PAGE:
Liquidity was thin with Japan on holiday, keeping early moves modest. Hong Kong markets could also be disrupted after a super typhoon brushed the city on its way to landfall in China's Guangdong, the country's most populous province.
MSCI's broadest index of Asia-Pacific shares outside Japan dipped 0.26 percent, snapping three straight sessions of gains.
Australian shares eased 0.2 percent, while EMini futures for the S&P 500 were off 0.19 percent. Treasury futures were little changed, as were the major currencies.
U.S. President Donald Trump is likely to announce new tariffs on about $200 billion on Chinese imports as early as Monday, a senior administration official told Reuters.
The tariff level will probably be about 10 percent, the Wall Street Journal reported, below the 25 percent the administration had said it was considering.
The WSJ also reported Beijing may decline to participate in proposed trade talks with the United States later this month if the Trump administration moves forward with the tariffs.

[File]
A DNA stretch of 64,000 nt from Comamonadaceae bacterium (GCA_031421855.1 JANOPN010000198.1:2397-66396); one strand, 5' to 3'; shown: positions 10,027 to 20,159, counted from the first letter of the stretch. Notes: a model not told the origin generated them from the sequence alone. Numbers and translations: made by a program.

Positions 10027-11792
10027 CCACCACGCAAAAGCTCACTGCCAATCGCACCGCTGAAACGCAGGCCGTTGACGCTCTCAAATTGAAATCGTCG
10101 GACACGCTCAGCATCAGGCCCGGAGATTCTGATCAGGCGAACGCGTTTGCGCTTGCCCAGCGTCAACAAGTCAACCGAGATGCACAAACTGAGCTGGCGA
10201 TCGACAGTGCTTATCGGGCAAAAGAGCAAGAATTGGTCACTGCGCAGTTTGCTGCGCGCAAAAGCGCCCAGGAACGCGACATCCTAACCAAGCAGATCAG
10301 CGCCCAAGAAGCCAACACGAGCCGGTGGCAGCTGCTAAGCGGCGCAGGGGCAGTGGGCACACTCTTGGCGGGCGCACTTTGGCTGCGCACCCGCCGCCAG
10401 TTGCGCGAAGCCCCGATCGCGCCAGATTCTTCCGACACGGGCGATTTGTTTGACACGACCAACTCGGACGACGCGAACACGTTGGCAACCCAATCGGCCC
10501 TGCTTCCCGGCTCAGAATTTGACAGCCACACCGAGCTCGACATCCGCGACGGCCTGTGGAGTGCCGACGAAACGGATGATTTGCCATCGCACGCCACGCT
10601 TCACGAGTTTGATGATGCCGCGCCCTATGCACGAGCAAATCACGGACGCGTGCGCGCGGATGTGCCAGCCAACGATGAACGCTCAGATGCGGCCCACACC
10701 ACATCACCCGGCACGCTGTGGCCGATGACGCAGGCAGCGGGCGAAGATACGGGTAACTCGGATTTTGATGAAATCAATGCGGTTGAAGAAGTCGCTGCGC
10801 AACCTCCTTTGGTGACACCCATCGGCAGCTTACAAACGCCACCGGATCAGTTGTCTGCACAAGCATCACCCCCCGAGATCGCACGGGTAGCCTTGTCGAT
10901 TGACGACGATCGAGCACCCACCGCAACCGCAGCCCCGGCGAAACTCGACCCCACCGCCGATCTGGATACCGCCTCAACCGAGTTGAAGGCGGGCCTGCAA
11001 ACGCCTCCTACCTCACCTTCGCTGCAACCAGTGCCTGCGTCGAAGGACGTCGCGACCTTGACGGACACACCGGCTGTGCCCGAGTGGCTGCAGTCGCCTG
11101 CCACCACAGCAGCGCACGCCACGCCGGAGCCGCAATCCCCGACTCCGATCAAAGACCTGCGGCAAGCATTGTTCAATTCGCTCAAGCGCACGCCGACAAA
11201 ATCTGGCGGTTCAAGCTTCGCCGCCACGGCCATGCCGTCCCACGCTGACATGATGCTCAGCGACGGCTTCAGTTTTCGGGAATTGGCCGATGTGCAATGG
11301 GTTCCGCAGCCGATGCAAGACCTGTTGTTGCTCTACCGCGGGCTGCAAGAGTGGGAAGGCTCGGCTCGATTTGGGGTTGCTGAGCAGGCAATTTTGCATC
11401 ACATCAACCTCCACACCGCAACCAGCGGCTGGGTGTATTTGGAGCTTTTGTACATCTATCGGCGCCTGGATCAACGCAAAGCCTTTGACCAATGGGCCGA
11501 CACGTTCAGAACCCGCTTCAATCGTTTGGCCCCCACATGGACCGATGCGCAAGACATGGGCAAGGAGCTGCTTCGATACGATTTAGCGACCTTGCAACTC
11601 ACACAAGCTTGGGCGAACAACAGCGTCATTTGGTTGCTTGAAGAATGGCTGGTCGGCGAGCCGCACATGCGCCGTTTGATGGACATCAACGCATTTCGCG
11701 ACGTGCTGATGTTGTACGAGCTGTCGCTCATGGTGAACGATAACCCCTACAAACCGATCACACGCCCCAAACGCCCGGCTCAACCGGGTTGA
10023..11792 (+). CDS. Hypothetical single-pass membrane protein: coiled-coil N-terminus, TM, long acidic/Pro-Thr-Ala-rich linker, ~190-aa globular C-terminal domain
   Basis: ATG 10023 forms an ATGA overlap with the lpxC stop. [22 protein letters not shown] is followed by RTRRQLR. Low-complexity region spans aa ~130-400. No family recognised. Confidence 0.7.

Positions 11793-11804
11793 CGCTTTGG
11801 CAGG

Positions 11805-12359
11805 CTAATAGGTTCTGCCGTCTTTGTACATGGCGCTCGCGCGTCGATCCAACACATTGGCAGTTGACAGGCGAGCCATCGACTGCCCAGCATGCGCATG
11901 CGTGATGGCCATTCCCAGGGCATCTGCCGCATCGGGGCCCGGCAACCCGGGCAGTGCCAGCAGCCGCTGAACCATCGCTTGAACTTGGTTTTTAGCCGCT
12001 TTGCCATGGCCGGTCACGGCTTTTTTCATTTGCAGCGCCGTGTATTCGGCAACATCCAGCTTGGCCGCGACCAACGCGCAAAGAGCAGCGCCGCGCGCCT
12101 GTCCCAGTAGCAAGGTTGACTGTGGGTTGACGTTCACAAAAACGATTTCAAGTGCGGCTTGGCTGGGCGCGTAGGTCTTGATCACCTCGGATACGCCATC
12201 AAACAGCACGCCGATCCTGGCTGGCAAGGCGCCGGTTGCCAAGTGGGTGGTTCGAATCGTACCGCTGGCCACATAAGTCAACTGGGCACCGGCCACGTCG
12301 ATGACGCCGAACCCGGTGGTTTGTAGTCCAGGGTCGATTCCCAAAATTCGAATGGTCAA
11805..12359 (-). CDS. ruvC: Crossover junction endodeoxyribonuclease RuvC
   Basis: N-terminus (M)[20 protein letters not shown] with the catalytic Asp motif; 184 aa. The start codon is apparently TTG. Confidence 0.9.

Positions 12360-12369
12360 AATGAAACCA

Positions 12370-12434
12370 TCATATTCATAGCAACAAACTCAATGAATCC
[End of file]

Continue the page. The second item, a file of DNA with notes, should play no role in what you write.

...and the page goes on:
Other officials who advise the country's leaders are suggesting China impose limits on the sale of parts and supplies needed by U.S. businesses, using "export restraints" to threaten their supply chains.
"Further escalation looks very likely in which the rate will likely be raised to 25 percent and more U.S. tariffs threatened, while China may potentially pull out of trade talks entirely and escalate on the new front of outright export restrictions," wrote analysts at JPMorgan.
"This would of course only inflame the situation further."
In currency markets the dollar index <.DXY> was a fraction firmer at 94.940, having bounced from a low of 94.359 at the end of last week.
The euro held at $1.1628 <EUR=EBS> after retreating from a peak of $1.1721 on Friday, which also marks stiff chart resistance. The dollar was idling at 111.95 yen <JPY=> having run into offers around 112.15/20.
In commodity markets, gold was stuck at $1,193.10 an ounce <XAU=> and some way from last week's top at $1,212.65.
Oil prices eased in early trade with Brent off 9 cents at $78.00 a barrel <LCc1>, while U.S. crude fell 17 cents to $68.82 - Reuters